Domestic violence infects community

-A A +A

Editorial: Oct. 18, 2012

ISSUE: Domestic Violence Month
OUR VIEW: Be aware and responsive 

October is Domestic Violence Awareness Month and unfortunately the problem doesn’t seem to be going away.

One in four women has experienced some form of domestic violence in their life. The numbers range from 960,000 incidents up to 3 million women who report physical abuse by their husband or boyfriend per year. This issue is not limited to female victims. According to the U.S. Department of Justice, more than 100,000 men also are abused physically each year by a wife or girlfriend.

Many reasons are used to justify staying in abusive relationships. In reality, experts consider it a progressive problem and like a fatal disease, it will never cure itself.

Perhaps it starts with an argument over finances that escalates into screaming. That first red flag is a signal to deal with the underlying anger issues. If ignored to keep the peace and avoid confrontation, the next disagreement typically ends with slightly elevated aggressiveness. Eventually, the issue progresses to physical abuse and bodily harm.

Domestic violence is one of the most underreported crimes each year. According to the National Coalition Against Domestic Violence, approximately one-fourth of all physical assaults, one-fifth of all rapes and one-half of all stalkings perpetrated against women and girls by intimate partners are reported to the police.

The primary reason for staying quiet: Victims fear retaliation and escalation of violence.

As if violent acts alone are not bad enough, the situation gets even worse when children witness it. There’s a likelihood that the violent behavior can be transmitted to the next generation. Kids become adults and model the behavior of parents.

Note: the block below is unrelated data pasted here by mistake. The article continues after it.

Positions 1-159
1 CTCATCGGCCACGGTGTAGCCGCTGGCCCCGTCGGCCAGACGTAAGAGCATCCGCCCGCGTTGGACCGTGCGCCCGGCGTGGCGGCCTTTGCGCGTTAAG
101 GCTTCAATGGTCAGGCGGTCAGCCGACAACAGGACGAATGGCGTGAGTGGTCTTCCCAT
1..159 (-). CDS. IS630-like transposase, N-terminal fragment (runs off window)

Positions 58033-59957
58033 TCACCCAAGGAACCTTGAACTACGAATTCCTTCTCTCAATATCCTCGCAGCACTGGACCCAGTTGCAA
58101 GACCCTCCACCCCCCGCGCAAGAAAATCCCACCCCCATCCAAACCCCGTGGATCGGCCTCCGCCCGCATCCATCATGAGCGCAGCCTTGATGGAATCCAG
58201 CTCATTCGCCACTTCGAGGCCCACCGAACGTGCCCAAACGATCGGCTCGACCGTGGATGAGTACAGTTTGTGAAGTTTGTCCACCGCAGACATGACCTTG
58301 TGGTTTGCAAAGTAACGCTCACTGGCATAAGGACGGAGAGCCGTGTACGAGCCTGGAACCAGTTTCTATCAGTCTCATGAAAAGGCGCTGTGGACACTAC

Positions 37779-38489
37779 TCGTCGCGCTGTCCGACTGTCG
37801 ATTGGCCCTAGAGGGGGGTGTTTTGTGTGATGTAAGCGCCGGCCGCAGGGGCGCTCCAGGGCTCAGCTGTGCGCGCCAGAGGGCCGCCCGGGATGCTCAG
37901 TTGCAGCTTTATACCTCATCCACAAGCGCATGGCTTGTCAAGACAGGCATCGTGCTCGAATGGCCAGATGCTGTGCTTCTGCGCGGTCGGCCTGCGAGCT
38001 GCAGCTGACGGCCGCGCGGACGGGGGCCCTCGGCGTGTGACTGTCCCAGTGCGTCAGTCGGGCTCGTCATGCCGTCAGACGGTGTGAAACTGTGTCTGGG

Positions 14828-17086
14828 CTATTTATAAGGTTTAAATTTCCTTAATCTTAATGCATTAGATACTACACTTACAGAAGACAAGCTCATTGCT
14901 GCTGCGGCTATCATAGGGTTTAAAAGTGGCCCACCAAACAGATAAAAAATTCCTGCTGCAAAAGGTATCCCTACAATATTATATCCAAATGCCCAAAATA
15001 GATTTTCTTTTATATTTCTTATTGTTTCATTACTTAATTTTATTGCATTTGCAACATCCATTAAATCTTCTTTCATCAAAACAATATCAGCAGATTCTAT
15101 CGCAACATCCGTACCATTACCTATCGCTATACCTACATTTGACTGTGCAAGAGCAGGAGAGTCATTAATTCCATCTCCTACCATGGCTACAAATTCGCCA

Violent behavior from one generation to the next skyrockets according to www.breakthe

cycle.org. Boys who witness domestic violence are twice as likely to abuse their own partners or children when they become adults.

This is a crippling and expensive epidemic in our society. The cost of domestic volence exceeds $5.8 billion each year according to the Centers for Diesease Control and Prevention. As if that’s not enough, it also impacts American productivity as almost 8 million days of paid work are lost each year to domestic violence.

The bottom line: Domestic violence results in physical injury, psychological trauma and sometimes death. This is a problem that belongs to all of us and we must do our part to eradicate it.

HardinCountyis fortunate to have a facility that allows victims to find immediate protection. SpringHaven provides not only shelter but guidance to help victims face the fear and trauma that results from domestic violence.

It is unfortunate the facility is almost always at capacity. That’s proof the problem is severe in Hardin County and across our region.

Domestic violence is not the “silent issue” it once was, nor should it be. If you are a victim or a witness to any form of domestic violence, do your part and contact authorities immediately. If the neighbors are yelling and screaming frequently or if you witness  out of control behavior, call the police.

Saying it’s none of your business or I don’t want to get involved could result in the loss of a life. Help rid the community of the evils of domestic violence.